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Novel CACNA1S mutation in hypokalaemic periodic paralysis
  1. Telma Luís1,
  2. Maria Inês Linhares2,
  3. Sónia Regina Silva1 and
  4. Filipa Rodrigues1,3
  1. 1Department of Pediatrics, Centro Hospitalar do Baixo Vouga EPE, Aveiro, Portugal
  2. 2Centro Hospitalar e Universitario de Coimbra EPE Hospital Pediatrico de Coimbra, Coimbra, Portugal
  3. 3Child Development Unit—Neuropediatrics, Department of Pediatrics, Centro Hospitalar do Baixo Vouga, Aveiro, Portugal
  1. Correspondence to Dr Maria Inês Linhares; inesrclinhares{at}


A 15-year-old girl was admitted to emergency department with an acute flaccid tetraparesis with no other symptoms. A history of recurrent similar episodes with spontaneous recovery was reported and no family history was known. Laboratory tests revealed severe hypokalaemia and hypokaluria. Symptoms resolution occurred after potassium replacement. The diagnosis of hypokalaemic periodic paralysis (HPP) was confirmed by genetic testing, which revealed a not previously described mutation in CACNA1S gene (c.3715C>G p.Arg1239Gly). HPP is a rare neuromuscular disorder that causes episodic attacks of flaccid paralysis with concomitant hypokalaemia. Primary forms of the disease are skeletal muscle ion channelopathies. HPP occurs due to a problem in potassium distribution rather than a total body potassium deficiency. Therefore potassium replacement should be carefully performed because of the risk of rebound hyperkalaemia. Knowing this rare entity is important in order to avoid diagnostic delays and so that proper treatment can be initiated to reduce morbidity and mortality.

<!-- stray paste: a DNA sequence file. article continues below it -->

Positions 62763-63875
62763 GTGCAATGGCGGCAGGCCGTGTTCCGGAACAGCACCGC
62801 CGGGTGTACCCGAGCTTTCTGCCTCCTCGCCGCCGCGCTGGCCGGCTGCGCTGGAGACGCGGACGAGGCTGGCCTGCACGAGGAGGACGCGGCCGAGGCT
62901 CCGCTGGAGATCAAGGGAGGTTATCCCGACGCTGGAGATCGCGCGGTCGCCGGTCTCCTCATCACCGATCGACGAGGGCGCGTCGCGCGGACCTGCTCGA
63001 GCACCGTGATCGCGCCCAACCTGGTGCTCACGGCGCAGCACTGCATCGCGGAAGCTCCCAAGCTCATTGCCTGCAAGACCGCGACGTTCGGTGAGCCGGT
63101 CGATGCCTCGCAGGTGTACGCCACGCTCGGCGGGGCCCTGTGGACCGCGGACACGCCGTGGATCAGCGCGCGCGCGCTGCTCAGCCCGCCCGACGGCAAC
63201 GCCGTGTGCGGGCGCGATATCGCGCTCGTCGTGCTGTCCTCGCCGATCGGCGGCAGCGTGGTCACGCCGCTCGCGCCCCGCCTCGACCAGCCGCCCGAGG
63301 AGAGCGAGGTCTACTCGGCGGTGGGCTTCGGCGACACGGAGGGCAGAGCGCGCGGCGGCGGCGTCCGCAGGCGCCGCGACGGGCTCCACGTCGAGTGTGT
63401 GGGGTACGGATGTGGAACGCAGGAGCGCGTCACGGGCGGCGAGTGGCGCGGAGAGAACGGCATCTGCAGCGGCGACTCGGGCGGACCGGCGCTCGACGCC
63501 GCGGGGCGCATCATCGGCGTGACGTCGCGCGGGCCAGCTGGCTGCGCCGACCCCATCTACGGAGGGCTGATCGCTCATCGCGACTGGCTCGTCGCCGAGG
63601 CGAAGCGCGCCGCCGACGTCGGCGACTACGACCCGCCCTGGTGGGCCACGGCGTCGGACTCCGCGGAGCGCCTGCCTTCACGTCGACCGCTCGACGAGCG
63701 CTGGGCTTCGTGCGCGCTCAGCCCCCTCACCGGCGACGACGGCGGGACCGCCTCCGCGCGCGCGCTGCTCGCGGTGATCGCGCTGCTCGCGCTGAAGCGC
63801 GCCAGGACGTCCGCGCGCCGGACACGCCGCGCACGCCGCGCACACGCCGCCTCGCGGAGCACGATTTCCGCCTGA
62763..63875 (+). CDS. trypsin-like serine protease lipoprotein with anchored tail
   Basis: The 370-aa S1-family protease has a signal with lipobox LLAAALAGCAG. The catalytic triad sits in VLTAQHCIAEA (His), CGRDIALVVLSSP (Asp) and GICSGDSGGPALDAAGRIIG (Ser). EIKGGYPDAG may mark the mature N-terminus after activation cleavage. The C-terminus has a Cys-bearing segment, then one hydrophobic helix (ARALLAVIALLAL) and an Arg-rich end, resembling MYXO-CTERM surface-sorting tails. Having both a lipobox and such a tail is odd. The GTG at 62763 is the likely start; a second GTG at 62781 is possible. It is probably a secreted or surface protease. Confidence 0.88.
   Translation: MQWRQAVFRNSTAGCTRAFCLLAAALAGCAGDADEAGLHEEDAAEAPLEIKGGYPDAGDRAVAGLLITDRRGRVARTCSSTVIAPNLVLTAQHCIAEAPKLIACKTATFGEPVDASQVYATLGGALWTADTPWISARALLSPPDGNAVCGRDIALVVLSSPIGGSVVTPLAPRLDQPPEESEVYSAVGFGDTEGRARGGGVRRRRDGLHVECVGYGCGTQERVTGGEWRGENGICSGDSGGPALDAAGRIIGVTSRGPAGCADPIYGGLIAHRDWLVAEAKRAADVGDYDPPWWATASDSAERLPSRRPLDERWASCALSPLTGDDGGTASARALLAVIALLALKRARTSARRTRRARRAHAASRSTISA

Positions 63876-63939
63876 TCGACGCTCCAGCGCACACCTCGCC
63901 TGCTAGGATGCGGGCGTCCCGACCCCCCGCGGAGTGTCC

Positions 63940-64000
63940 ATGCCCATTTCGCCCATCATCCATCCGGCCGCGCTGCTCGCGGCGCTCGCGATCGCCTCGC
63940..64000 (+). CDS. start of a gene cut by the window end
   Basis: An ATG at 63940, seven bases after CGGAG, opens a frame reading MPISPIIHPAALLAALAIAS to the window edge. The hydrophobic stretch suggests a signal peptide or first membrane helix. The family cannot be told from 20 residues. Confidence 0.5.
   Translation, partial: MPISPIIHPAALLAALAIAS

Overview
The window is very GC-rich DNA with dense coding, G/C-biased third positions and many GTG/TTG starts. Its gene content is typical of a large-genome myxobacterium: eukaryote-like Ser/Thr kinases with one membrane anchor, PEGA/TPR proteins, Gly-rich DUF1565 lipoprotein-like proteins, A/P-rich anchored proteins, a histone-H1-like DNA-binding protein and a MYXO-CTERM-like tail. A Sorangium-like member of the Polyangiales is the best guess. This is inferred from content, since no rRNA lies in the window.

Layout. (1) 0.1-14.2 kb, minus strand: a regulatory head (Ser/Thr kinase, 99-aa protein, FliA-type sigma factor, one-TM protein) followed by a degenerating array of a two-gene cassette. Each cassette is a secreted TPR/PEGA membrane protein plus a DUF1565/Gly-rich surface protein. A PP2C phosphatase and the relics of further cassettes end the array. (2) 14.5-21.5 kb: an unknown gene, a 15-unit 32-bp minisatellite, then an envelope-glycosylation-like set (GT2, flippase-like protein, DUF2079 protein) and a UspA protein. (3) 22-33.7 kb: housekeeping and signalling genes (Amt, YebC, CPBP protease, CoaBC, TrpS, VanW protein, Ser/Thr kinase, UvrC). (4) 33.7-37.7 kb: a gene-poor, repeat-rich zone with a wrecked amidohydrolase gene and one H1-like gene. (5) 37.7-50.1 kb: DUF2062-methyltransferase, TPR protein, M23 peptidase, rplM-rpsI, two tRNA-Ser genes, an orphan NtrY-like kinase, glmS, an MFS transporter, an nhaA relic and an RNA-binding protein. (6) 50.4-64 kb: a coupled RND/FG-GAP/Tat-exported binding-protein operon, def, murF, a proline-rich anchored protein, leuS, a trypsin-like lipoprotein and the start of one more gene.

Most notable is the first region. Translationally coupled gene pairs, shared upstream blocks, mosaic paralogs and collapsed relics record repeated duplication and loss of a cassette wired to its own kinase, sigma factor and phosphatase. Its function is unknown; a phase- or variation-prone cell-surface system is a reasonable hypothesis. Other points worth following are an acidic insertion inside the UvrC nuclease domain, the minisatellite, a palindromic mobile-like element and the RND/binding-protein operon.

• paediatrics
  • muscle disease

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  • Contributors TL and MIL have participated in the concept, design and drafting of the manuscript. SRS and FR have participated in the drafting and reviewing of the manuscript. All authors have approved the manuscript as submitted.

  • Funding The authors have not declared a specific grant for this research from any funding agency in the public, commercial or not-for-profit sectors.

  • Case reports provide a valuable learning resource for the scientific community and can indicate areas of interest for future research. They should not be used in isolation to guide treatment choices or public health policy.

  • Competing interests None declared.

  • Provenance and peer review Not commissioned; externally peer reviewed.